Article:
Frustration growing among furloughed government workers

Furloughed federal workers from the Philadelphia area in a lunchtime protest near City Hall. "The stereotype of government workers who don't work hard is baloney," said one demonstrator.
Furloughed federal workers from the Philadelphia area in a lunchtime protest near City Hall. "The stereotype of government workers who don't work hard is baloney," said one demonstrator. (APRIL SAUL / Staff Photographer)
Posted: October 11, 2013

Fear and frustration grew among furloughed federal workers in the Philadelphia region Wednesday, as dozens staged a noisy protest to demand that elected officials end the shutdown and put them back on the job.

About 50 chanting and sign-waving employees from agencies including the Department of Housing and Urban Development and the Environmental Protection Agency gathered in Center City outside the Wanamaker Building, which houses several government offices.

"We want to work," the employees shouted in unison.

"Then go to work!" responded a passerby.

Few pedestrians paid much attention to the commotion, walking past with a glance as they headed to restaurants or offices near City Hall. For workers, though, the rally was an important public attempt to be heard.

As the government closure enters its 10th day Thursday, wallets and nerves are being strained. A goal of the lunchtime protest was to give the shutdown a public face, to show that federal workers and the people they serve are being hurt.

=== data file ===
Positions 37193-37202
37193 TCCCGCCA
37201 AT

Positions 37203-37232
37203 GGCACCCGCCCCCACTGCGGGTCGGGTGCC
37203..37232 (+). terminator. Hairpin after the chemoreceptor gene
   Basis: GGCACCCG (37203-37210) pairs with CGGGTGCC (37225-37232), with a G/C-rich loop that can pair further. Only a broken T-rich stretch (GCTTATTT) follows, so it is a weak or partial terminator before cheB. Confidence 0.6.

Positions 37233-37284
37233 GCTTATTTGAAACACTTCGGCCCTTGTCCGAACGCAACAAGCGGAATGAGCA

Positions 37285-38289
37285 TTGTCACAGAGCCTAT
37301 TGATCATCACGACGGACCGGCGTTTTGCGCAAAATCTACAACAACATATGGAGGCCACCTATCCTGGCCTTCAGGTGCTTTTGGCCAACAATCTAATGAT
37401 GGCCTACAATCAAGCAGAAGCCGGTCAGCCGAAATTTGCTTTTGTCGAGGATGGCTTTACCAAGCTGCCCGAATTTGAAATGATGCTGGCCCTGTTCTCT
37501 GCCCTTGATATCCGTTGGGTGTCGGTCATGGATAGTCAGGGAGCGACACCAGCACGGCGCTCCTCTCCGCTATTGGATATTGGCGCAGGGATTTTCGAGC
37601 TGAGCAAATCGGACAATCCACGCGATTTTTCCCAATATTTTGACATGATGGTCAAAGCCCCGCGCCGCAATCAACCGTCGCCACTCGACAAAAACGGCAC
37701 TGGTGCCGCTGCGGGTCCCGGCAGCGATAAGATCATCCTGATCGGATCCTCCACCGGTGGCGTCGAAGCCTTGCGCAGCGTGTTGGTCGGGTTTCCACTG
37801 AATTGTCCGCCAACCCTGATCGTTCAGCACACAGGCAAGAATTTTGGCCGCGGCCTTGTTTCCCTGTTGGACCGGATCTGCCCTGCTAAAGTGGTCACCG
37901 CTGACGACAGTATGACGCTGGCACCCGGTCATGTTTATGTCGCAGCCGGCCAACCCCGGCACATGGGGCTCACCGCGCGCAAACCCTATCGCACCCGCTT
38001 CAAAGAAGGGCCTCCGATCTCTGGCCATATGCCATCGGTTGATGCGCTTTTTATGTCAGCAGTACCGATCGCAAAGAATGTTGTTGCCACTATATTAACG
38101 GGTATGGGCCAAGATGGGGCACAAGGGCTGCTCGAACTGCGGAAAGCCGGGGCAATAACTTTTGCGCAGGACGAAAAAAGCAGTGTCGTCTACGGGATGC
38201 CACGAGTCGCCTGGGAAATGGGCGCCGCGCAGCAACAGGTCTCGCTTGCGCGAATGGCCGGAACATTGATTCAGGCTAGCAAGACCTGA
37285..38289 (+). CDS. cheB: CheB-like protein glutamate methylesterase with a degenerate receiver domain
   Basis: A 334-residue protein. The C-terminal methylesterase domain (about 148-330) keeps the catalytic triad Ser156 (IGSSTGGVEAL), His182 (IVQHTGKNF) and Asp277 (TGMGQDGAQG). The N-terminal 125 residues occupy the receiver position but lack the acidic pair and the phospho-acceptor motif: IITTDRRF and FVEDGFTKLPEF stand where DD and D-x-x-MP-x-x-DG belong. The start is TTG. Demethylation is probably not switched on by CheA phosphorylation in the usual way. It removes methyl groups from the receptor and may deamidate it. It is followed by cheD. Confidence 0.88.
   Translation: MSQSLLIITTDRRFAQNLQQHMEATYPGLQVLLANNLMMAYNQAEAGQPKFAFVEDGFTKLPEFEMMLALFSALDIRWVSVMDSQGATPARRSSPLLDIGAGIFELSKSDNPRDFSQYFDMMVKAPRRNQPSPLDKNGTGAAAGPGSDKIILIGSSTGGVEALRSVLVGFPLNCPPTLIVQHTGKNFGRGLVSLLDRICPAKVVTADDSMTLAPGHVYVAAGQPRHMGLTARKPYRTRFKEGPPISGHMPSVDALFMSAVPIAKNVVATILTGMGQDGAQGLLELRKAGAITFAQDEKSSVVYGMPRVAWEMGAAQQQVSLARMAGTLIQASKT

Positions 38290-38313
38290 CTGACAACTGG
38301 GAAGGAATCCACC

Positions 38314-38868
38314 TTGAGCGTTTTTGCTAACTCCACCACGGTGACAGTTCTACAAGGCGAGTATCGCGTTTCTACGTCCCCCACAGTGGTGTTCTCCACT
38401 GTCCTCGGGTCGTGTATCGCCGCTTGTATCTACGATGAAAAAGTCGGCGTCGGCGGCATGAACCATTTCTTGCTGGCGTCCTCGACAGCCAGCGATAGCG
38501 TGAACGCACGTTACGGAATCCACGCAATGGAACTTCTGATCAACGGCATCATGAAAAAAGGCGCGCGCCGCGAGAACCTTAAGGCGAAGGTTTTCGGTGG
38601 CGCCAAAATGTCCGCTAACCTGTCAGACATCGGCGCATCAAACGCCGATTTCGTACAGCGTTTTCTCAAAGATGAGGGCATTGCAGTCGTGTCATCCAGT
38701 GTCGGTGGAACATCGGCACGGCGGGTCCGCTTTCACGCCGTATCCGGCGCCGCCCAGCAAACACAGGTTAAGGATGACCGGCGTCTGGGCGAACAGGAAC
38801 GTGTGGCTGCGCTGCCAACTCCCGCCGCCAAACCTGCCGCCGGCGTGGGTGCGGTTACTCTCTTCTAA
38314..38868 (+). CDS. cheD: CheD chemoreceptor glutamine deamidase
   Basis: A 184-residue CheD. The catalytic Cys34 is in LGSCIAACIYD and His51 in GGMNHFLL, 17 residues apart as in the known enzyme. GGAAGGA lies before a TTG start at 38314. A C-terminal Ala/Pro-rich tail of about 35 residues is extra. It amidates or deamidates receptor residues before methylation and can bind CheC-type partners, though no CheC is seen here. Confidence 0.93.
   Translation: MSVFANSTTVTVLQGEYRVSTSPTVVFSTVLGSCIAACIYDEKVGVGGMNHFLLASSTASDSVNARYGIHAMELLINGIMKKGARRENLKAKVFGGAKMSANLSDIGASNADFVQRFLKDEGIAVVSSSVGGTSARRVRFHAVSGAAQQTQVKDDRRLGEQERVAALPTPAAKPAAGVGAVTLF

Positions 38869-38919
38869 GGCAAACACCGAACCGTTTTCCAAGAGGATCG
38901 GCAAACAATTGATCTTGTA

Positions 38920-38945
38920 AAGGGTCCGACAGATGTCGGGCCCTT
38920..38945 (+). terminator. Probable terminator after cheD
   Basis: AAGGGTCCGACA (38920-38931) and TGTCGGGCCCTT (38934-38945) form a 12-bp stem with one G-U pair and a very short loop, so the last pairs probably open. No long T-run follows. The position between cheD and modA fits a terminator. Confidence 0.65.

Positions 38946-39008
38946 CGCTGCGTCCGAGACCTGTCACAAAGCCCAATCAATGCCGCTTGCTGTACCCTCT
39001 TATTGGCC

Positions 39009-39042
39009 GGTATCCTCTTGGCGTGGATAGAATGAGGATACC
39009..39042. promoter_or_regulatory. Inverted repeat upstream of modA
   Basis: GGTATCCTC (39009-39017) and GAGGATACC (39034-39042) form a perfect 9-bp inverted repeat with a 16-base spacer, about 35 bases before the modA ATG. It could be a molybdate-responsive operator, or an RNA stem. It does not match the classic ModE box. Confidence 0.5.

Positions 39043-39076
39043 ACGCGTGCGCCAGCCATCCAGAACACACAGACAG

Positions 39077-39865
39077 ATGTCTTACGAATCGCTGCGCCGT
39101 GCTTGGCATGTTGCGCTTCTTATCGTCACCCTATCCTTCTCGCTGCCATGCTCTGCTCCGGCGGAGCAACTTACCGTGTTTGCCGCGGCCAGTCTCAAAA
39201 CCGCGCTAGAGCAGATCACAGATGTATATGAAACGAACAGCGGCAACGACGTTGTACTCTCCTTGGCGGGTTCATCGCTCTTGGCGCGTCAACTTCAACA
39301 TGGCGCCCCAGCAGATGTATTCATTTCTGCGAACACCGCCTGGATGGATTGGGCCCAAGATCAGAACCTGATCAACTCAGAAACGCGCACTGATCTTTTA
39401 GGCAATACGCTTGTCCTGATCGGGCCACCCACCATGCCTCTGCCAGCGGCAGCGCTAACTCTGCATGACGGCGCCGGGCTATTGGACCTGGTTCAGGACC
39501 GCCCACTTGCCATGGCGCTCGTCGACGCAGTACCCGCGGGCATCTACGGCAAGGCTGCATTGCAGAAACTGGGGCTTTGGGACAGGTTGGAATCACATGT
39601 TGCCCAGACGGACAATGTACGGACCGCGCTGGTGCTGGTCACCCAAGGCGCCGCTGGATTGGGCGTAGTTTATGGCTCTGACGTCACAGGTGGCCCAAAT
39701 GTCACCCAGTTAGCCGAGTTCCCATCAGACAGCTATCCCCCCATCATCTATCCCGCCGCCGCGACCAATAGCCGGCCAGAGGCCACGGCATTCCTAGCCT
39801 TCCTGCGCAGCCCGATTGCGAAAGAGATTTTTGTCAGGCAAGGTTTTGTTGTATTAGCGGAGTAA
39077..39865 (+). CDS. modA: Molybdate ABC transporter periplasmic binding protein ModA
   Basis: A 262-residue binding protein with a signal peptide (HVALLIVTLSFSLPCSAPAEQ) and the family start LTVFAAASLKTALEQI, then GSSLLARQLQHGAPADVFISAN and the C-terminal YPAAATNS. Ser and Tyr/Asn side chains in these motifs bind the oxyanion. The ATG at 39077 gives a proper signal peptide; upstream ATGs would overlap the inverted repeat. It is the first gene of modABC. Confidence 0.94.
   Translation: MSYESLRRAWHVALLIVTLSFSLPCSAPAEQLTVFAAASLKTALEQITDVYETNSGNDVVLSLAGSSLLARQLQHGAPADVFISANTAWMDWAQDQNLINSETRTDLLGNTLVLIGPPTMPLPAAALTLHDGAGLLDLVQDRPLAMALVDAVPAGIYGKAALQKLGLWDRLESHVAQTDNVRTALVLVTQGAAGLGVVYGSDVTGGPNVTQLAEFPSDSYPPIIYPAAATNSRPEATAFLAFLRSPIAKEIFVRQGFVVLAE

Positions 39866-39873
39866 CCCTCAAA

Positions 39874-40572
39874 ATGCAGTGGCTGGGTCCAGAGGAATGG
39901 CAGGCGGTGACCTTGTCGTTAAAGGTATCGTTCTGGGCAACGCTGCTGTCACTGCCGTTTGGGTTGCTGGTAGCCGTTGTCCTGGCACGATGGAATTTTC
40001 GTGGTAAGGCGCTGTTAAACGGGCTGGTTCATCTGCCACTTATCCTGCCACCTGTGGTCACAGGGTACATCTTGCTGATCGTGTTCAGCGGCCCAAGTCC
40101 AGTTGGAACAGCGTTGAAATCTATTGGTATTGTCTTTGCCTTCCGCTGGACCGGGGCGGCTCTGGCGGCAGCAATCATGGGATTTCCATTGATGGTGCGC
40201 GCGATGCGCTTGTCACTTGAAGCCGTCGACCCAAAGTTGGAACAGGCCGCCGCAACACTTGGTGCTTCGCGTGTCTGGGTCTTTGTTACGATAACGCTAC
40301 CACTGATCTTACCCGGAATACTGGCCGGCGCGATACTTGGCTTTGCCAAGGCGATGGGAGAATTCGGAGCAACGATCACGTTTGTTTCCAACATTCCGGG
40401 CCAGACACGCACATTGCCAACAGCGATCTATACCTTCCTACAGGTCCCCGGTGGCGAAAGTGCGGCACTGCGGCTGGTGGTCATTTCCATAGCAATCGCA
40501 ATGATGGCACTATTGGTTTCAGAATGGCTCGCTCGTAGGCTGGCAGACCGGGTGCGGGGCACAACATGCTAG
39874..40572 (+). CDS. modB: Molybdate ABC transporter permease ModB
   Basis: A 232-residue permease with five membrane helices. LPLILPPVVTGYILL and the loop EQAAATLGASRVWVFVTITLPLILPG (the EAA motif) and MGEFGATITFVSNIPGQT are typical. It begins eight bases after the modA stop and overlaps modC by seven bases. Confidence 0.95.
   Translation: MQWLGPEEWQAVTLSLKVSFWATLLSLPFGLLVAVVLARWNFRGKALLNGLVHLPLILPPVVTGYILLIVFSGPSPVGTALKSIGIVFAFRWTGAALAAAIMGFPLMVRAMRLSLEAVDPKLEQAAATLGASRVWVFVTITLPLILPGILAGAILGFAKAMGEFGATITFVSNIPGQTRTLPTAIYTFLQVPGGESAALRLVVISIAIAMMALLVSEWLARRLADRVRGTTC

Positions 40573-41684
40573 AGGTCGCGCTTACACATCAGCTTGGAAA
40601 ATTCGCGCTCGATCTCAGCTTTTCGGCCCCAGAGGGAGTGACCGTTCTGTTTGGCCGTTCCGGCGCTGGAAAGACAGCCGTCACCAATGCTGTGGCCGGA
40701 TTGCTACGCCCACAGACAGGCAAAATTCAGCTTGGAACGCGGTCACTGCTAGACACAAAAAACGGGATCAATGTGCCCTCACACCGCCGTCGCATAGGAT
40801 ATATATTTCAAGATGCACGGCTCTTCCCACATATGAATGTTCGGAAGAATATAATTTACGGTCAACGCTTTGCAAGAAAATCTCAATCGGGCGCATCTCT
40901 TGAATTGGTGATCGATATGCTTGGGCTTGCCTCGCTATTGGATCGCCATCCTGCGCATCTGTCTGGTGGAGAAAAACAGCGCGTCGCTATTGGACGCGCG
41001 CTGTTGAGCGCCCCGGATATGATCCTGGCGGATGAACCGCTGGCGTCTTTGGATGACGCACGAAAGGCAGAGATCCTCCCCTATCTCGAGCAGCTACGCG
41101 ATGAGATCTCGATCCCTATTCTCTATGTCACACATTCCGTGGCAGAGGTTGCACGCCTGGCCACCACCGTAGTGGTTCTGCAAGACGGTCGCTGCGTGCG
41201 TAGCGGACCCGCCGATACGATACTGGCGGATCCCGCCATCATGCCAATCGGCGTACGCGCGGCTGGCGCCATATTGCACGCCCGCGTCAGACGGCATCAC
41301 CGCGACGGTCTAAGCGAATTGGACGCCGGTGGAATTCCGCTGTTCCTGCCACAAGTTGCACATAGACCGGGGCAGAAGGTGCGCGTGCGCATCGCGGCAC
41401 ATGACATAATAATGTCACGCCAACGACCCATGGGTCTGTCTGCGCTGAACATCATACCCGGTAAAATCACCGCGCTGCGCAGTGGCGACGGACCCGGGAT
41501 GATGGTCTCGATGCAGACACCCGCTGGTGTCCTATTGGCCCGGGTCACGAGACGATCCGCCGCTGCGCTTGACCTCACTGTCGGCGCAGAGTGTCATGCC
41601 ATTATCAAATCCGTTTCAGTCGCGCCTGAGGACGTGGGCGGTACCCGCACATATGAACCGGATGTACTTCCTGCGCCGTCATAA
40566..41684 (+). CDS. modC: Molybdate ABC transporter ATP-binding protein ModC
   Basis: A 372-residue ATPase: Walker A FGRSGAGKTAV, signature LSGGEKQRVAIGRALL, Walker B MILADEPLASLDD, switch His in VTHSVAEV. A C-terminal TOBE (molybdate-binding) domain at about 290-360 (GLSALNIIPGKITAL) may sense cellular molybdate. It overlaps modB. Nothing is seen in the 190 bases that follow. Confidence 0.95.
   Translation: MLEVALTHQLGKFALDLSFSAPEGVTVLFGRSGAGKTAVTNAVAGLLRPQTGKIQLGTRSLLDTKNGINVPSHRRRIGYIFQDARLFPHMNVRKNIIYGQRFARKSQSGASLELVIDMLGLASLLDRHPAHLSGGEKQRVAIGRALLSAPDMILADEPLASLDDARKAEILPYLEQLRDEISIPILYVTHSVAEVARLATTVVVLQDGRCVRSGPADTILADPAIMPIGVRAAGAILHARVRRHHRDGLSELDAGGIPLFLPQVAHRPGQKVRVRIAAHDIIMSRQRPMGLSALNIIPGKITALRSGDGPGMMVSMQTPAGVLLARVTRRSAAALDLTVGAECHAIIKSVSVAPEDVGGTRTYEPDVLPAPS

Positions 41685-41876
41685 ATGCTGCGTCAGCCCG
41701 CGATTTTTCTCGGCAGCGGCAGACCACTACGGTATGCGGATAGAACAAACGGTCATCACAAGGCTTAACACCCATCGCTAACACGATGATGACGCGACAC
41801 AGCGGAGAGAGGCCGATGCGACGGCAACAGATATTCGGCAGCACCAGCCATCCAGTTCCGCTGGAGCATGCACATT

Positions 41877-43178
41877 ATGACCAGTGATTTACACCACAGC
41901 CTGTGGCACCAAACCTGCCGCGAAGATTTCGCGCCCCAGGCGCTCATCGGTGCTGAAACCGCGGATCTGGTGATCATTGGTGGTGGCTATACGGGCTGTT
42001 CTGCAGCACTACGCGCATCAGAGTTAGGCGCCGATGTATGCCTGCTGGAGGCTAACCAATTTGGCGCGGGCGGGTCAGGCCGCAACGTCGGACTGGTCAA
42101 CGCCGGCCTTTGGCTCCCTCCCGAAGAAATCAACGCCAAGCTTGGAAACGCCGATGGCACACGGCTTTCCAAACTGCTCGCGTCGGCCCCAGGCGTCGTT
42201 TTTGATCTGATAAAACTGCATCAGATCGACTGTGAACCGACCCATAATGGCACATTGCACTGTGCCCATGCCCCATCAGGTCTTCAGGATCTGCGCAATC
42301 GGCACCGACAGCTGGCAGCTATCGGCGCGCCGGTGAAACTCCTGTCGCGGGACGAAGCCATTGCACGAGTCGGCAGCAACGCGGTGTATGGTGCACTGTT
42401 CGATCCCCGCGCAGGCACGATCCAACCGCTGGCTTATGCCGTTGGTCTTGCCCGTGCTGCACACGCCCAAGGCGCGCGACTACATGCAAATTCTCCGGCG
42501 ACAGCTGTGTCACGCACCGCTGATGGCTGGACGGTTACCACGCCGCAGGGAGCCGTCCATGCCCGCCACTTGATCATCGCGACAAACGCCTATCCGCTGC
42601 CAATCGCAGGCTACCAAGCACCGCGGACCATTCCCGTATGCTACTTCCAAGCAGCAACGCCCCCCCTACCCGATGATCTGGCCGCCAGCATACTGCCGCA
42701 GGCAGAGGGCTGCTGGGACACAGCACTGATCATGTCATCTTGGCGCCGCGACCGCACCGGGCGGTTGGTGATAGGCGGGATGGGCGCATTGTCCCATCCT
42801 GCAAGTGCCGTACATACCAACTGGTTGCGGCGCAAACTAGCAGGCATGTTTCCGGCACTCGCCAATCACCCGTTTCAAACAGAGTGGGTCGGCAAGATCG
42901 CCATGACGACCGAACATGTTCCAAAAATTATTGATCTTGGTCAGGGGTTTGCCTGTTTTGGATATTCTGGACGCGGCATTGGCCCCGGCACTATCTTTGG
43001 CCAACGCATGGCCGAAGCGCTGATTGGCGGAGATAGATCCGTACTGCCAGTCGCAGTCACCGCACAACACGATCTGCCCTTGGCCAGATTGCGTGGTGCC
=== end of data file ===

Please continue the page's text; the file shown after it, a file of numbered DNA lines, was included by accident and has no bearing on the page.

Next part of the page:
About 800,000 workers, including many of the 46,880 in the Philadelphia and Camden metro areas, were sent home without pay last week. The Defense Department has recalled 350,000 civilians.

Across the country, there's not much sympathy for federal civilian workers, as confidence in their abilities has reached a new low, according to a recent George Washington University poll of registered voters.

More than 33 percent had little or no confidence in federal workers, up from 21 percent in 2009 and 23 percent in 2011. The researchers said recent scandals in the National Security Agency and IRS might explain that.

"Most federal workers are hardworking and fair," public policy professor William Adams said in a statement, "but this year's series of scandals and controversies seems to have damaged their reputation."

Workers hear the criticism.

"We've really become a punching bag," said Judith Axler of Philadelphia, a HUD manager, who held a sign that read, "Don't use us as a bargaining chip."

"The stereotype of government workers who don't work hard is baloney," she said. "The people I work with, they work very hard."

Many of the federal workers who live paycheck to paycheck are now struggling. What's more, she said, the people they serve aren't getting help and assistance.

Several HUD workers said their jobs involved helping people secure loans to get housing, or finding new housing for families on the verge of homelessness. Some worried about circumstances their own families might face if the shutdown continued.

"It's pretty scary," said Lyn Kirshenbaum, a single mother who works for HUD. "Our children are afraid."

Police from the Federal Protective Service watched the protest from 10 feet away. After an hour, the demonstrators moved to Market Street, drawing honks and thumbs-up signs from drivers.

"Hey hey, ho ho, the furlough has got to go," they chanted.

One union official said the rally was aimed at showing people that key government services had ended - and the public was being harmed.

"They need to know what's happening," said Gary Morton, president of Local 3631 of the American Federal Government Employees and an EPA employee. "Since we're not on the clock, the polluters have free reign."


jgammage@phillynews.com

215-854-4906

@JeffGammage

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